Victor Davis Hanson // American Greatness
Most of us who came of age in the 1970s revered the university—even as it was still reeling from 1960s protests and beginning a process that resulted in its present chaos and disrepute.
Americans of the G.I. Bill-era first enshrined the idea of upward mobility through the bachelor’s degree—the assumed gateway to career security—and the positive role of expanding colleges to grow the new suburban middle classes.
Despite student radicalism and demands for reform, professors had been trained in the postwar era by an older breed of prewar scholars and teachers. As stewards, they passed on their sense of professionalism about training future scholars and teachers—and just broadly educated citizens. In classics, I remember courses from scholars such as British subjects H.D. Kitto and Michael Grant, who lectured on Sophoclean tragedies or the late Roman emperors as the common inheritance of undergraduates.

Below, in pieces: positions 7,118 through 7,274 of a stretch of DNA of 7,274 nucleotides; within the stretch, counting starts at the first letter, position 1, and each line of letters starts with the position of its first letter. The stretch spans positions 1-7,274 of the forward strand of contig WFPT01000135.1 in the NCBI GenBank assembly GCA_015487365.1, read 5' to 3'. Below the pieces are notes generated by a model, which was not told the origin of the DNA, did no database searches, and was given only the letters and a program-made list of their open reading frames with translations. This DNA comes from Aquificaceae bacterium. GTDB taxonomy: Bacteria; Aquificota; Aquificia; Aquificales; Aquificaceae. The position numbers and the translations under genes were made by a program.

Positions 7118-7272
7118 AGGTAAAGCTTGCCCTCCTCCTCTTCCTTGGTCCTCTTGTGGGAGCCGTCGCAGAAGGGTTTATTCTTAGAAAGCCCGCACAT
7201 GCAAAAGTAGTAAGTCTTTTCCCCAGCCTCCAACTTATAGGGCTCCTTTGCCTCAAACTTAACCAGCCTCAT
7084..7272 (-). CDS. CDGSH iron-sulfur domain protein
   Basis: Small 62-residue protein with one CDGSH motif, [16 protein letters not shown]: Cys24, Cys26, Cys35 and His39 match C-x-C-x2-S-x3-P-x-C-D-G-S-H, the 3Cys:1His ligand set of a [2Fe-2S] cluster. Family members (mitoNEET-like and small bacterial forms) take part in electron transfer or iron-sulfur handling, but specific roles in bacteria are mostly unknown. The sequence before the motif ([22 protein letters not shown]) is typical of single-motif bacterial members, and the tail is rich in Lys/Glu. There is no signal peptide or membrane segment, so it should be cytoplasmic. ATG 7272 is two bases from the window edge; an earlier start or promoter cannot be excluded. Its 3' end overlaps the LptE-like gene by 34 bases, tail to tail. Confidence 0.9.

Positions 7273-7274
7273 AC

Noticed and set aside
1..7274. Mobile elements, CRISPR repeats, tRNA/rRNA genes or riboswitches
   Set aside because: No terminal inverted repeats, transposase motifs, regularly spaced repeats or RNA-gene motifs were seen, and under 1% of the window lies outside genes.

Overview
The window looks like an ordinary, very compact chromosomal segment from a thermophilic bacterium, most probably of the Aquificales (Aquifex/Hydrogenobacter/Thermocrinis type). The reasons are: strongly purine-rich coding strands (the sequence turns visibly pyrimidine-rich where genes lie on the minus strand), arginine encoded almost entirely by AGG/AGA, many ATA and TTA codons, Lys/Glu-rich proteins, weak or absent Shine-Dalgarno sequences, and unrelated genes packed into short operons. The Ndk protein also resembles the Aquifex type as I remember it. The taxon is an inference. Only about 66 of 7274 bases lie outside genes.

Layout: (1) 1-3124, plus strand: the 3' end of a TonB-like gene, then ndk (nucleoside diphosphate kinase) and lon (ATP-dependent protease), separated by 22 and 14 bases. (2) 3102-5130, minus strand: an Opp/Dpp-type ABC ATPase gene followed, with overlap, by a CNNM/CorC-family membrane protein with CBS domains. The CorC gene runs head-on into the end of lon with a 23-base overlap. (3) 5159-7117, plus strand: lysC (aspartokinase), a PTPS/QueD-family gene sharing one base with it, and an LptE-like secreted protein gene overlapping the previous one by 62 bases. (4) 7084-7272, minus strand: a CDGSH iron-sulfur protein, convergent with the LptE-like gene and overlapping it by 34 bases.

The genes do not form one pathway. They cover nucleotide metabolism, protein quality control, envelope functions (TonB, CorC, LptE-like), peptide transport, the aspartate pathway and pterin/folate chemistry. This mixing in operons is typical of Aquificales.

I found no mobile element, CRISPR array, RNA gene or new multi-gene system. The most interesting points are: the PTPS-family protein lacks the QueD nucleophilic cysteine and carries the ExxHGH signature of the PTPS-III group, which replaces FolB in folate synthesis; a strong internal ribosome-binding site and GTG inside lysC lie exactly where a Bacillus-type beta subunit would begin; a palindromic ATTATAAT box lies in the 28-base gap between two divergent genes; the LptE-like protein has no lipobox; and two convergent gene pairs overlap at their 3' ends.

Overwhelmingly liberal and often hippish in appearance, American faculty of the early 1970s still only rarely indoctrinated students or bullied them to mimic their own progressivism. Rather, in both the humanities and sciences, students were taught the inductive method of evaluating evidence in hopes of finding some common explanation of natural and human phenomena.